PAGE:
Anne Pressly's Parents Speak: Murder's Life Sentence May Be Harsher Than Death

Parents of slain anchor Anne Pressly say killer's sentence was just.

Nov. 16, 2009— -- The parents of slain local TV news anchorwoman Anne Pressly said today that while they were initially disappointed that a jury sentenced her killer to life in prison instead of death, they now accept that it was the best choice.

"In many ways, it may, in fact, be a harsher sentence in the long run than death," Pressly's father, Guy Cannady, told "Good Morning America" today in an exclusive interview.

Cannady and his wife, Patti Cannady, had asked the jury to sentence Curtis Vance to death as punishment for the brutal rape, beating and murder of their daughter.

Patti Cannady told "GMA" that she had made a special request of the defense team after Vance's conviction -- that it look her in the eyes.

"I said, 'You protected the murderer of my daughter, and she had no protection,'" she said. "She was slain like a lamb."

Vance's mother testified at his trial that she had abused him, and a psychiatrist said Vance showed signs of paranoia. The combination of those two testimonies apparently swayed the jury to give Vance life without parole instead of the death penalty.

The jury deliberated last week for only a few hours before finding Vance guilty.

"It was a little bit unexpected at first. Although, after we thought about it, we have complete faith in the criminal justice system," Guy Cannady said, adding that the actual conviction was "far and away the most important aspect."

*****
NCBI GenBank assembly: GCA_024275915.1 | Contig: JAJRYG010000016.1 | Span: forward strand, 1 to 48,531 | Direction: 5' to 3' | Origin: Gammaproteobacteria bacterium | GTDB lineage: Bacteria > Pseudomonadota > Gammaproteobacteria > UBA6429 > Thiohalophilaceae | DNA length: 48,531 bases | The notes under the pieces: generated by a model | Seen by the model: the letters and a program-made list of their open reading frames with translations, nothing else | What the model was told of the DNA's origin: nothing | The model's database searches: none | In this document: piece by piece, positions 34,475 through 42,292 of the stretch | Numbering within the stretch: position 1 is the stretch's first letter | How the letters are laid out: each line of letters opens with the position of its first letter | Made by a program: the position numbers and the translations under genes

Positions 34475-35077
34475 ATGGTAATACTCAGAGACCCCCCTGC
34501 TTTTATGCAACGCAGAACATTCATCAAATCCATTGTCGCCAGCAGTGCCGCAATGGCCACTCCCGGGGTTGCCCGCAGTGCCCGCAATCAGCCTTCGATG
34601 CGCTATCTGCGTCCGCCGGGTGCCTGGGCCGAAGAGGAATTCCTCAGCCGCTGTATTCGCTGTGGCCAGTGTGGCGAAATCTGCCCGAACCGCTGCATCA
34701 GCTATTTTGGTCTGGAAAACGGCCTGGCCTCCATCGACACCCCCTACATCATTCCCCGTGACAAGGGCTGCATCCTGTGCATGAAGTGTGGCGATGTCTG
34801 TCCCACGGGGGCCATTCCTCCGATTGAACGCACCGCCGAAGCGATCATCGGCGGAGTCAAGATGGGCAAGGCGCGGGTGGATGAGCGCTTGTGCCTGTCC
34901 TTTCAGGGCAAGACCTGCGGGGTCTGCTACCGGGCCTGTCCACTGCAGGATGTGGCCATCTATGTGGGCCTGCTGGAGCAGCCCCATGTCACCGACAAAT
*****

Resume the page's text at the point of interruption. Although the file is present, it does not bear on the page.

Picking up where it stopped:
Patti Cannady said she is grateful that her last words to her daughter were that she loved her.

"She just deserves to be here rather than us," she said.

In an effort to draw attention to Pressly's life and career and away from her vicious murder, Pressly's colleagues released the book "Making Memories, A Celebration of the Life of Anne Pressly."

Proceeds will benefit the Anne Pressly Memorial Scholarship Fund, which will assist women pursuing careers in broadcast journalism.

Through the book and scholarship, Patti Cannady said, "her name will live on forever."

"She lived life to the fullest. She was passionate and compassionate," Guy Cannady said, adding that his daughter made it a point to treat everyone the same regardless of their place in society. "I think that's one of her standing legacies."

Pressly's Mother's Heartwrenching Testimony

Prosecutors told the jurors in the trial that DNA evidence proved that Vance, 29, was the one who broke into Pressly's home in October 2008 and savagely beat and raped her until she was unconscious. Pressly died five days later.

"It feels like we've held our breath over the last year and we were finally able to exhale a little bit," Jessica Dean, a friend of Pressly's, told "Good Morning America" last week after the verdict was read.

Dean described her friend as remarkably funny, smart and dedicated.

"She was the most loyal of friends," Dean said. "She was one of those people who made you laugh from the belly all the way up."

Prosecutors said the DNA evidence also linked Vance to another attack, the rape of a schoolteacher in Marianna, Ark., about 100 miles away. The defense argued that police duped Vance into giving several contradictory confessions regarding Pressly's death.

Patti Cannady was the first person to see her daughter lying unconscious, bloodied and beaten "beyond recognition." Cannady was among the first witnesses to take the stand.